Update on Toxocara species and toxocarosis
Saturday, March 1, 2014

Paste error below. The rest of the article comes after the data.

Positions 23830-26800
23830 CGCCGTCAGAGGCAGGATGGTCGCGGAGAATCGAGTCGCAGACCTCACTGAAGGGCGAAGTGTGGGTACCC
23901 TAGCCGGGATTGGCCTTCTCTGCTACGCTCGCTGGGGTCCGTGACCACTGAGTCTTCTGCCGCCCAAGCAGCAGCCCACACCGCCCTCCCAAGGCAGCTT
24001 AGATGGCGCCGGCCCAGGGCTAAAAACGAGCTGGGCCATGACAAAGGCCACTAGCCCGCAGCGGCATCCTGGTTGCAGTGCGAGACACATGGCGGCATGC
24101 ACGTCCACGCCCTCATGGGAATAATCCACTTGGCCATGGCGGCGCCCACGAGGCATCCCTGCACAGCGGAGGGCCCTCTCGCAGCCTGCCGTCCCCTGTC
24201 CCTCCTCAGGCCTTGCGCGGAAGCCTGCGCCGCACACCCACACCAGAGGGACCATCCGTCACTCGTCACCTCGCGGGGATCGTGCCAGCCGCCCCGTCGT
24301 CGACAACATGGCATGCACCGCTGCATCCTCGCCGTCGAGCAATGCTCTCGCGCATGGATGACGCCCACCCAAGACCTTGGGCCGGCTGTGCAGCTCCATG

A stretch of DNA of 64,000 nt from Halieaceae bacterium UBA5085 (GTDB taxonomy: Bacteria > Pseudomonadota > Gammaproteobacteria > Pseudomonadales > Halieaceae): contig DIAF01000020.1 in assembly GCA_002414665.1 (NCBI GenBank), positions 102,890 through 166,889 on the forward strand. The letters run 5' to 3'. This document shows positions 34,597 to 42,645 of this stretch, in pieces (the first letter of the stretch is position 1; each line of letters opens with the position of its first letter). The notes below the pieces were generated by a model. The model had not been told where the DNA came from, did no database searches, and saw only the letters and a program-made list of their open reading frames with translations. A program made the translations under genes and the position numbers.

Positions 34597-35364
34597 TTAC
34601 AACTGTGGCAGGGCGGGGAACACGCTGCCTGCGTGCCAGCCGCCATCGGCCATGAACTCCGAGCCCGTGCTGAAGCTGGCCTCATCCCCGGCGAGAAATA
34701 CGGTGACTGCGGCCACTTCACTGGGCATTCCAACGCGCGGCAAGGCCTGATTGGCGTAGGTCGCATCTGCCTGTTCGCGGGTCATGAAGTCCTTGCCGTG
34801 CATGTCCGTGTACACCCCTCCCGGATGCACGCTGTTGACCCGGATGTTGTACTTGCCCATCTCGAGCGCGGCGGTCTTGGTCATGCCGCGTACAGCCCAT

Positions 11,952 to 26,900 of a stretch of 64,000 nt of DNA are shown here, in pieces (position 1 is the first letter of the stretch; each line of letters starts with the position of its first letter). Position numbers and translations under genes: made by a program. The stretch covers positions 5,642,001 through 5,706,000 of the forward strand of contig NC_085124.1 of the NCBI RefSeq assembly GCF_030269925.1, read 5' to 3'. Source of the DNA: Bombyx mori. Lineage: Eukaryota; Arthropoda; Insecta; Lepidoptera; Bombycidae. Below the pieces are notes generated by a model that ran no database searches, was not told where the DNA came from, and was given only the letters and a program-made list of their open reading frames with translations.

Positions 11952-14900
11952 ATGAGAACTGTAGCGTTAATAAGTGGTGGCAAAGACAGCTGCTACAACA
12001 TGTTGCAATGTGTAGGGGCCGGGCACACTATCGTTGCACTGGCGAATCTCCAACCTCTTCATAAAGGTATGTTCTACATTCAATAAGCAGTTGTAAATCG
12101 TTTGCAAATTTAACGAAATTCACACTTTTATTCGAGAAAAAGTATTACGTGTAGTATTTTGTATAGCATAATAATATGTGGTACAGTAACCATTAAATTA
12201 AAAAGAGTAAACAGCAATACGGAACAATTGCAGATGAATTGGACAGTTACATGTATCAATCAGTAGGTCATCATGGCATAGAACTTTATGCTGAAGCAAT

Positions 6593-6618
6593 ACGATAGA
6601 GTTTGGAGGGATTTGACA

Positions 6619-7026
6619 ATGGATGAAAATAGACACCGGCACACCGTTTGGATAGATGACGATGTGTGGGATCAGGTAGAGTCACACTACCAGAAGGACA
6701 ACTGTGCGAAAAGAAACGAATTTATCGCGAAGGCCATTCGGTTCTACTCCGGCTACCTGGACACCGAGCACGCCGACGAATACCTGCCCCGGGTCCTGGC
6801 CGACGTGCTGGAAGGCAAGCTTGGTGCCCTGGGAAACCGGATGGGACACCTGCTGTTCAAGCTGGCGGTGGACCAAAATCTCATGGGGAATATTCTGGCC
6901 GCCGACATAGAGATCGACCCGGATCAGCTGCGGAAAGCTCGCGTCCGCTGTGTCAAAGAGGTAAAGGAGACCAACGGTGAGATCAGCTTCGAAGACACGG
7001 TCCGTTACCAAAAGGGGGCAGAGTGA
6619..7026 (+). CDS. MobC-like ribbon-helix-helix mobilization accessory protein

Toxocara species eggs are produced by adult worms in the intestine of the fox, dog and cat definitive hosts. In the environment, third stage larvae develop inside the eggs and once developed, the larvae are infective. The relative contribution of the three species of definitive hosts depends on the population size, the prevalence and intensity of infection in those hosts and what steps are taken to prevent infection or to pick up faeces, particularly in the case of dogs. Infection in paratenic hosts results in larval migration which can cause behavioural changes when migration occurs in the central nervous system. Infection in the lungs of the definitive host must be distinguished from other causes of lung disease. Of the syndromes associated with infection in humans, the varied signs associated with covert toxocarosis are becoming better understood and are now believed to include asthma, reduced lung function, reduced cognitive function, chronic coughing. Diagnosis in humans remains challenging with elimination of other possible causes an important constituent.
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